ESG: 3 themes for 2021

By Larissa Fernand |  22-01-21 | 

While 2020 will always be remembered as the year of the coronavirus pandemic, it was also a significant year for sustainable investing with ESG considerations receiving major global attention and action.

The acronym for environment, social and governance, ESG has its fair share of skeptics. But it is gradually giving way to acceptance.

When it comes to the ESG investing ecosystem, Hortense Bioy, the director of sustainability research at Morningstar, believes that three areas will grab the limelight. While she shared them briefly in this video, let’s look at her views in more detail.

  • Climate change will continue to rise on the public and corporate agenda.

People no longer think of climate change as an abstract externality and something that is not going to affect them.

If there was a silver lining in the coronavirus pandemic, it is that it has forced many people and companies to think about sustainability issues and climate change in particular. The pandemic has taught investors that the global economy can be brought to a sudden standstill by a large-scale unpredicted event. A parallel can be drawn with climate change, now widely recognised as a large systemic risk that will affect the global economy, and one which may affect investment portfolios in ways we can’t yet fully imagine or predict.

Climate change has become perhaps the biggest sustainability issue for investment portfolios. Investors are increasingly aware that greater climate variability and more frequent extreme weather events could have considerable effects on businesses. They are also recognising that the world must transition from a fossil-fuel-based economy to a low-carbon economy sooner rather than later.

Ed Gillespie, co-founder and owner of FUTERRA, says that we are in a climate emergency. “We've fiddled around for 20 or 30 years, not taking the kind of significant and substantive transformative action required. And we are entering into an endgame, where we have 10 or 12 years to turn this ship around. And it's going to require massive reallocation of capital.”

  • The S in ESG is going to be more prevalent.

Another ESG theme for this year is human capital management which captures issues such as diversity and inclusion, but also employee engagement and skills development.

The pandemic has not only exacerbated social and gender inequalities but also accelerated structural changes in labour markets. And what we are going to see this year is investors putting more pressure on companies to disclose how they treat their employees, how diverse the workforce and management boards are, and how well-prepared companies are for a future when new technologies will make a lot of jobs redundant and require rescaling a lot of people.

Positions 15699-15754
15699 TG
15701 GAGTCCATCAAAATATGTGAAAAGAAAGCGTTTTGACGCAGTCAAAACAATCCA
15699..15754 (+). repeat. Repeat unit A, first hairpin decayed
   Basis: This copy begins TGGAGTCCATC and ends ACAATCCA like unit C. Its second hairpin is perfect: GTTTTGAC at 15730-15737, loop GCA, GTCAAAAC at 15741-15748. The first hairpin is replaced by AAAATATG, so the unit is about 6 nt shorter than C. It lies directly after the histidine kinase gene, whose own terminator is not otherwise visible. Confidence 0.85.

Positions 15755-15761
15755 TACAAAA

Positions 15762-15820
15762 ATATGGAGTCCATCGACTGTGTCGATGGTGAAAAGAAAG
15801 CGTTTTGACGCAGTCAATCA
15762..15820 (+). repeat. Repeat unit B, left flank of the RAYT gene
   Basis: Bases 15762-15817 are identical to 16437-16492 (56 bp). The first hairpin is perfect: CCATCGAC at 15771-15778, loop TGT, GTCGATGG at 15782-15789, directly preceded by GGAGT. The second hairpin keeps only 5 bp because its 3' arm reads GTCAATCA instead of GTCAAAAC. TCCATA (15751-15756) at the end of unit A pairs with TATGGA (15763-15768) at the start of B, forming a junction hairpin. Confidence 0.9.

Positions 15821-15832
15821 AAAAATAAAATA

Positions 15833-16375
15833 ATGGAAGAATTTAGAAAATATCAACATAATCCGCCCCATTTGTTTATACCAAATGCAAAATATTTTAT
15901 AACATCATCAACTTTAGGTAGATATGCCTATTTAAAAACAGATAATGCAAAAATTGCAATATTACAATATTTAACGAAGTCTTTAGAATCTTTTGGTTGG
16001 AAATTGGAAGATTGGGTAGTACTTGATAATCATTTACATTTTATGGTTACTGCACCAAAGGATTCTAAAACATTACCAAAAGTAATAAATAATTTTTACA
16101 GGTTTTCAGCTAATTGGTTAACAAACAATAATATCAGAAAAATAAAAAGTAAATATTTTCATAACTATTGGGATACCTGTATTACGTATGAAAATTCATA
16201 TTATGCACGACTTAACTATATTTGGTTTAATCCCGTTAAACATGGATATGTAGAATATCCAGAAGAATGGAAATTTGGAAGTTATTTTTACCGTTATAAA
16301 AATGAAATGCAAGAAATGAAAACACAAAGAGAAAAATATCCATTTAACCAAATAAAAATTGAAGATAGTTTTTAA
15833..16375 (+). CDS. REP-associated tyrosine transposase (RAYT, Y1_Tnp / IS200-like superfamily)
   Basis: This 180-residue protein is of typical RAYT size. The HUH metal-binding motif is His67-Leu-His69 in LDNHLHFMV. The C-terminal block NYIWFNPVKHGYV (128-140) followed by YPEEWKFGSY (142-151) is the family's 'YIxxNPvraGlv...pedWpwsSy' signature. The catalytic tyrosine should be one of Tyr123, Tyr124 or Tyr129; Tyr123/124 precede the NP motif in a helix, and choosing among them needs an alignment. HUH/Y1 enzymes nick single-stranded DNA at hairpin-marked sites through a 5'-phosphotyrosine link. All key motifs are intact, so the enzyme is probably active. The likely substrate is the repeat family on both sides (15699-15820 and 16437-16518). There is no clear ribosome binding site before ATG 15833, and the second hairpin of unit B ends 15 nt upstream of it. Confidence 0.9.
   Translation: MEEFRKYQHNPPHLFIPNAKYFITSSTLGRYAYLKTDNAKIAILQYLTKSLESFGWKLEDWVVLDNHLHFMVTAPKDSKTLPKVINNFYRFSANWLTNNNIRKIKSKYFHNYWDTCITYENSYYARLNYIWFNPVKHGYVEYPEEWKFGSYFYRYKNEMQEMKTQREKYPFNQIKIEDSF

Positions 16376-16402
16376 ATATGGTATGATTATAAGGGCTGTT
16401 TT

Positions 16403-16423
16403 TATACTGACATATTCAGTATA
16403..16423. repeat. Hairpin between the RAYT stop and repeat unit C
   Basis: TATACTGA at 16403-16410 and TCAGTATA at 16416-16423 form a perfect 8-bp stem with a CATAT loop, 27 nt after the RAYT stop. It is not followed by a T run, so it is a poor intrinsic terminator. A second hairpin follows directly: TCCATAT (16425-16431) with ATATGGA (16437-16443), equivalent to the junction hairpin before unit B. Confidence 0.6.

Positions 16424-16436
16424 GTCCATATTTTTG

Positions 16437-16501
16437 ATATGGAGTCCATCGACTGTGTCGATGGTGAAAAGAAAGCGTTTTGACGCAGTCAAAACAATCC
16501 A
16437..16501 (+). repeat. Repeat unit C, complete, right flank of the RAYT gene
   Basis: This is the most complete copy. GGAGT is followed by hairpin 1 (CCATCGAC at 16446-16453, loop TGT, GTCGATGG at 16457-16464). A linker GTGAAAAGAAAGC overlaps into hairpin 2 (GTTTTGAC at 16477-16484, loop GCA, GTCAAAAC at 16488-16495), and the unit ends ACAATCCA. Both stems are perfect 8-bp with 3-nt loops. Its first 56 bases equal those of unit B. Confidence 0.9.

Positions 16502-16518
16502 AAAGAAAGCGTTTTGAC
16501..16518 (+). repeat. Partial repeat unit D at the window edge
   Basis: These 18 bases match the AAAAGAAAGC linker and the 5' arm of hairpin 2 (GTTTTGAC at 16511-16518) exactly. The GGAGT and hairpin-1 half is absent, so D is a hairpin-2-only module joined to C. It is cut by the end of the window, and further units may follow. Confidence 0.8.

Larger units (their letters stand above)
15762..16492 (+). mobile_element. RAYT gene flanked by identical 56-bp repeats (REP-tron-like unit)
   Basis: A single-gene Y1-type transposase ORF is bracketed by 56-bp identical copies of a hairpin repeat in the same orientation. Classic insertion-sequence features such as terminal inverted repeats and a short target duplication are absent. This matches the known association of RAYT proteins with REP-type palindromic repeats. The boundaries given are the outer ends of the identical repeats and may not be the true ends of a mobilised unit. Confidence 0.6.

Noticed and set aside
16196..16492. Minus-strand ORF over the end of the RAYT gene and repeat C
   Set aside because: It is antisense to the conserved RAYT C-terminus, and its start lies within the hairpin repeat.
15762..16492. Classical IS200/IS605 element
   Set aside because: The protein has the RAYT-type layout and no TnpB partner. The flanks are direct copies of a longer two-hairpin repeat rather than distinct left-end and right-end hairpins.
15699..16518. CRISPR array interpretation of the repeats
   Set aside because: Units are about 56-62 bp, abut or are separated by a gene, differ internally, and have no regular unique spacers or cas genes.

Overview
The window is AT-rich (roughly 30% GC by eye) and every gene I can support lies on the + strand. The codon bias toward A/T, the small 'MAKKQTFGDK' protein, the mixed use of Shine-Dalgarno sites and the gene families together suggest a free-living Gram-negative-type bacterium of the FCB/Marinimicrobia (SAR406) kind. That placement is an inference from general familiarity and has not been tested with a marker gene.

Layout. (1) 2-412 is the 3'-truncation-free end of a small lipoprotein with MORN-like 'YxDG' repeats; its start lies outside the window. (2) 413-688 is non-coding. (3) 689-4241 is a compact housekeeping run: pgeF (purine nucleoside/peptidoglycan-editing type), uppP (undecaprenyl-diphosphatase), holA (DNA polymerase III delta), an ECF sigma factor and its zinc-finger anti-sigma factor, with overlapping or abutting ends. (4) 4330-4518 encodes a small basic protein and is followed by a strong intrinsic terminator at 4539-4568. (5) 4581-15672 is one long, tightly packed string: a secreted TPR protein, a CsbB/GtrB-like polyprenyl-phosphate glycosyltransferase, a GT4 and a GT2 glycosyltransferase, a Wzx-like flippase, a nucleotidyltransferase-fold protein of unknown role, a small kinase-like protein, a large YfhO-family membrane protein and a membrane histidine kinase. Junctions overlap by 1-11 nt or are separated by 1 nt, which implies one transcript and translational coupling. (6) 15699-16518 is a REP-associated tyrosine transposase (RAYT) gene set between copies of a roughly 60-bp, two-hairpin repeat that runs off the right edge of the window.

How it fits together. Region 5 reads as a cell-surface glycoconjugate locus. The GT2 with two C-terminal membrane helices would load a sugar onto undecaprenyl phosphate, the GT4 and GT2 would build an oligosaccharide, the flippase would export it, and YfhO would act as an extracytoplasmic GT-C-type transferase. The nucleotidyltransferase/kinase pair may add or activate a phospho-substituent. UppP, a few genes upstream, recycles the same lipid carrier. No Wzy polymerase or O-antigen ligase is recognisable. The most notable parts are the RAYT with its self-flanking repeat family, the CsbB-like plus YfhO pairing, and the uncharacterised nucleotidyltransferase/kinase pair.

As Hortense mentioned to Reuters last year, the ‘S’ (in ESG) - which was kind of a bit forgotten, or not considered as important as the ‘E’ - now it’s emerging as an important dimension in this crisis.

  • ESG moving mainstream. 

The year 2021 will be one in which ESG really becomes mainstream; meaning, ESG consideration will become the norm when investing.

In an interaction, Thierry Bogaty, Head of ESG Development and Advocacy at Amundi, explained what going mainstream is: “It means that once you're convinced that an investment strategy is better off with ESG inside - taking into account environmental, social, governance issues – you embed it and it becomes the standard. From there, you can then develop specific initiatives if you want to have specific impact or thematic funds, but it is really about making it the norm to embed ESG within all asset classes.”

On the portfolio management side, Hortense expects the vast majority of managers to integrate ESG factors into the investment process. She also sees higher flows into ESG-focused and thematic and impact funds, helped by the fact that product disclosure will start improving, especially in Europe, thanks to a new regulation that requires asset managers to provide more information on how ESG factors inform the investment decisions and strategies.

The bump in the road.

This year, Hortense expects more companies talk about climate change and disclose more information and data on how it will impact the businesses so investors can make better informed decisions.

The lack of standardised data is viewed as a hinderance to the growth of ESG. But despite a few bumps in the road, companies and investors willing to forge ahead, even with the lack of consistent and comparable metric standards, will pave the way forward.

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